The first week we arrived in Beira there was no electricity in the whole of the city, complete blackout. We had just driven 8 hours from Zimbabwe with two dogs, in the dark with no idea of where our house was, with temperatures hitting a cooking 40 degrees with 100% humidity, and no water or electricity!! Welcome to Beira!! So what do you do? You cry and scream a bit then you suck it up and make a plan! So we dragged one of the mattresses outside next to the pool, covered ourselves in mozi spray and soaked our sheets in the pool water and attempted some sleep!! Can’t say it was the best night sleep I had ever had but we survived our first night!
The next morning came, life always seems a bit brighter in the sunshine, and operation “living in Beira” begun! I have been very fortunate in my life and been lucky to have had some amazing friends, be it at school, uni, or in the different places we have lived. When we arrived in Beira we were in the pre-baby section of our lives making social interactions easier, nothing like a few tequilas to break the ice and get to know people, so I was not worried about meeting new friends. But what I was not prepared for was the number of goodbyes I would have to say.
I was welcomed into the community with open arms, with offers of coffee, drinks, dinners, and trips around town so I could learn my way around the bright lights of Beira. I made a fantastic first impression, NOT, while out for dinner with potential new friends. There was me thinking I could still polish off a bottle of red in the heat…..yep it wasn’t pleasant! But I must have made an alright impression as we went on to be great friends for the next few years.
You see, being an expat, you get used to saying goodbye to your loved ones back at home on a yearly basis. That dreaded last few days at home when everyone is avoiding the fact that you are leaving, so you don’t have to face the reality of another heartbreaking “see you soon,” but you know you will see them again. But here in Beira, you don’t always know when you will see those friends again when you wish them on their way to another adventure. Living in this expat world is difficult, you have to get used to saying goodbye, a lot, and it’s tough! You are of course super happy and filled with excitement for the friend on the next leg of their journey but, you can’t help but be disappointed.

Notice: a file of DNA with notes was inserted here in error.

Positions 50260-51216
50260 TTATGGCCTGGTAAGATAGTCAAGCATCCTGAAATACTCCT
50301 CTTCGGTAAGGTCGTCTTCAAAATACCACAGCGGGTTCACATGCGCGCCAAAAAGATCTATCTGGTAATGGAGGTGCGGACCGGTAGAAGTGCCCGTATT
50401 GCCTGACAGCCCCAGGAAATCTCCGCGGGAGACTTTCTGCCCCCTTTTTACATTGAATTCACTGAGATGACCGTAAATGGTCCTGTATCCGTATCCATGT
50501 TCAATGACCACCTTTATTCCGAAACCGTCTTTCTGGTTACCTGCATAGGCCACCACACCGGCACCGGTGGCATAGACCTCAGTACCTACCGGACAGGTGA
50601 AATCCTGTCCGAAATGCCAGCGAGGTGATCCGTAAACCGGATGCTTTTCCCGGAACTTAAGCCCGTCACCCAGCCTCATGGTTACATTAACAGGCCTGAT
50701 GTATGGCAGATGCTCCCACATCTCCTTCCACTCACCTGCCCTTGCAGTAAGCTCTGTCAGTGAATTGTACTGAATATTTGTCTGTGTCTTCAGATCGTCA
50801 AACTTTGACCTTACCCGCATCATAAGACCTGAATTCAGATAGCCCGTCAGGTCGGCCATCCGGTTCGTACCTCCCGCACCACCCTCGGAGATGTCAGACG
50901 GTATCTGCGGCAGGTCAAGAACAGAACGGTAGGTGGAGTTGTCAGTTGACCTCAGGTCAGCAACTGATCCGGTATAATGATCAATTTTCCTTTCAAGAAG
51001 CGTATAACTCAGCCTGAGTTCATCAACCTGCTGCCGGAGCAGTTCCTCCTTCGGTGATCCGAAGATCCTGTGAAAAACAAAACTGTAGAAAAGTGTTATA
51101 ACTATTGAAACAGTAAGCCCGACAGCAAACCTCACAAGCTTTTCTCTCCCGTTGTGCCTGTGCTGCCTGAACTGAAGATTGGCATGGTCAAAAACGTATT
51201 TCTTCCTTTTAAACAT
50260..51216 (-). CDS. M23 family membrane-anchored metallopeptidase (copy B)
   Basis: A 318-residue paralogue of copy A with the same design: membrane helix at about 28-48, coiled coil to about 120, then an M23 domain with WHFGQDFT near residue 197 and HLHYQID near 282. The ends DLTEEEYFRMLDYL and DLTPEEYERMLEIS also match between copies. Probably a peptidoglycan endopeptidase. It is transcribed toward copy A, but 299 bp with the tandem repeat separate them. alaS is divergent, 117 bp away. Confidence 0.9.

Due to the friendly nature of the expats and Mozambicans, I have been fortunate to have made some wonderful friends here in Beira. When you are all bundled together in a place like Beira you build very close relationships quicker than you would in the “real world.” These friends become your family away from home, the aunties and uncles to your children, the brothers and sisters you left all those miles away. You support each other through the tough days, usually with tears, laughter and of course wine….lots of wine, and you celebrate the awesome days when life couldn’t get any better. There isn’t a huge amount to do here, so you rely on each other to keep yourselves entertained and occupied; unless you work then you have no free time! You build playgroups and play dates for your children and learn to become super creative at keeping those little minds occupied….thank you Pinterest!
Beira is like living in the transit lounge, people come and go, and if you are here for the long run that’s a lot of goodbyes! But still, after all this heartache, I wouldn’t change this way of life for anything. I now have so many friends all over the world, and I know we will meet again somewhere along the line in this bizarre, crazy journey that we call life.
It’s never goodbye here in Beira it’s always, see you later………